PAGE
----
Victoria’s chief health officer Brett Sutton has slammed a “disappointing” omission in the national Covid recovery plan, which could see Aussies suffer.
One of Australia’s top infectious disease experts has taken aim at a “disappointing” omission in the federal government’s Covid recovery plan, saying Australians will be the ones to suffer if it isn’t changed.
Victoria’s chief health officer Professor Brett Sutton has criticised Australia’s plan for living with Covid for containing “no explicit recovery phase” to address the long-term health and economic impacts of the pandemic.
The pair wrote that “vigilance and a planned recovery are essential” to Australia being able to live with the virus in the years to come.
The editorial suggests the roadmap out of Covid-19 agreed on by the National Cabinet could encumber the country’s recovery in its current form.
The four-step plan ends with the “final post-vaccination phase” which includes border reopenings and living with Covid in the community without lockdowns.
“Disappointingly, the roadmap includes no explicit recovery phase: it as if we could all soon heave a sigh of relief and simply move on,” Professor Sutton and Professor Duckett write.
“The recovery phase after public health emergencies normally includes addressing their economic effects and managing the mental health impacts.
“Covid‐19 became a disease of low income workers — those who couldn’t work from home — and their families and communities. It affected Australia very unevenly, with poorer outcomes for those at greatest disadvantage.”
They write that the real lesson of the pandemic has been the huge impact of inequality and structural disadvantage, meaning there must now be a focus on better understanding “these social drivers of health in the Covid‐19 era”.
The recovery phase allows time to address the uneven impacts of the pandemic and, according to the editorial, should also include governments, hospitals, and primary care services learning from the crisis.
The publication states this should not be a “witch hunt”, but rather an exercise in truly understanding what was done well and what could be improved upon.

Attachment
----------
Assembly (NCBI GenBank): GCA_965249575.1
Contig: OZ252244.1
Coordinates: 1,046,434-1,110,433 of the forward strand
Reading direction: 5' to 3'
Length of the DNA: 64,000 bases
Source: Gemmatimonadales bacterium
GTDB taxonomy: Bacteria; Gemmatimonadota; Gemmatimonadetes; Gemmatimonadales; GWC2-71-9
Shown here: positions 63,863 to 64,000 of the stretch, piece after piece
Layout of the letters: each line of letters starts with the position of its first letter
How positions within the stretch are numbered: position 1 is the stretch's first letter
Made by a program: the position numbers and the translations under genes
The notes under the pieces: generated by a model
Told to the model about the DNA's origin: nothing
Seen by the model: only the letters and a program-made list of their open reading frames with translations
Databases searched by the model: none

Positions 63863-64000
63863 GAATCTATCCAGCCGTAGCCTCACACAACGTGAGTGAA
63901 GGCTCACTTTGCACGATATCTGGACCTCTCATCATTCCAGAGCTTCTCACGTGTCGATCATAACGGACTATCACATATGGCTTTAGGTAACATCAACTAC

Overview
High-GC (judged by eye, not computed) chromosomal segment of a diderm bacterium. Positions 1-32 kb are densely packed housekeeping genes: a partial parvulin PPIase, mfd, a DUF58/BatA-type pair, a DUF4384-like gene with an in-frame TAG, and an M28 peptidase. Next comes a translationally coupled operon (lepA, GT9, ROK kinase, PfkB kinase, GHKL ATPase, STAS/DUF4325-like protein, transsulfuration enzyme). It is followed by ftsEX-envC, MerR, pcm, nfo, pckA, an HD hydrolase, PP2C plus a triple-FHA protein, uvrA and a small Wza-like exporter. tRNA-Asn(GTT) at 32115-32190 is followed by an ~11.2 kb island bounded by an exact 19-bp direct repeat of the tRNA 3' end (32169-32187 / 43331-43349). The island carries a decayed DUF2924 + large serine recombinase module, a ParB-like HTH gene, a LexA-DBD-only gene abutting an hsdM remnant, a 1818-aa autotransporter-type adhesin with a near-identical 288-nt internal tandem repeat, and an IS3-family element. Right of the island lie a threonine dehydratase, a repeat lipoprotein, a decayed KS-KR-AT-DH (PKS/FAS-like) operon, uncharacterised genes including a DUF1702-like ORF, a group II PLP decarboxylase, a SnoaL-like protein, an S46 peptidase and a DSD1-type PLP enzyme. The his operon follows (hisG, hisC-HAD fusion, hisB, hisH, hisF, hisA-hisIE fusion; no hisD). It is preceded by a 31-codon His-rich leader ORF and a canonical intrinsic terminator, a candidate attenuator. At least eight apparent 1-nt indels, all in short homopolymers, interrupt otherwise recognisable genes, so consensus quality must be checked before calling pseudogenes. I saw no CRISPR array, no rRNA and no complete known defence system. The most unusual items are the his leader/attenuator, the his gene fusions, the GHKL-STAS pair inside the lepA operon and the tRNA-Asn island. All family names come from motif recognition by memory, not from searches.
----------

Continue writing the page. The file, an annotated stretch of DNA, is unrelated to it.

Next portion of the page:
In 2022, Australia will enter into its third year of living in a world with Covid-19.
If the correct recovery response is implemented, then it means “community vaccination levels will be high enough that the occasional Covid‐19 outbreak will not require lockdowns or other strict public health measures”, the editorial states.
“The 2022‐and‐beyond vaccine program is but one of the policy challenges Australia needs to consider. More broadly, all governments need to be involved in planning the recovery phase, to ensure that they can manage the impact on health systems and protect public health during the inter‐pandemic period.”
Professor Sutton and Professor Grattan warn 2022 will bring “new challenges” for Australia, with the mental health impacts of the virus and lockdowns likely to be seen for years to come.
They also pointed out that the impacts of ‘Long Covid’ on physical health are yet to be fully understood.
Health services will also need to implement a plan to help healthcare workers recover from Covid-induced burnout.
“Decision makers in health systems will need to spend early 2022 assessing and developing strategies in response to these problems, and this situation will be more confronting if new vaccine‐resistant virus variants emerge, or the effectiveness of current vaccines wanes,” the paper reads.
“In 2022, public health will need to concern itself with the emerging burden of disease and avoidable harms linked with the profound effects of the Covid‐19 pandemic over the past two years.”
Professor Sutton and Professor Grattan write that Australia weathered the Covid storm well, with our death rate among the lowest in the world and the impact on the economy “relatively mild”.
However, they warn this may have hindered the country’s vaccination rollout and the government and public health sector must work hard to ensure complacency doesn’t interfere with our ongoing recovery.
“We must ensure that our health system has the capacity to respond to the shadow pandemic of mental health problems caused by the viral pandemic and its management, and that we are well placed to face the challenges of both long Covid and future pandemics,” the paper states.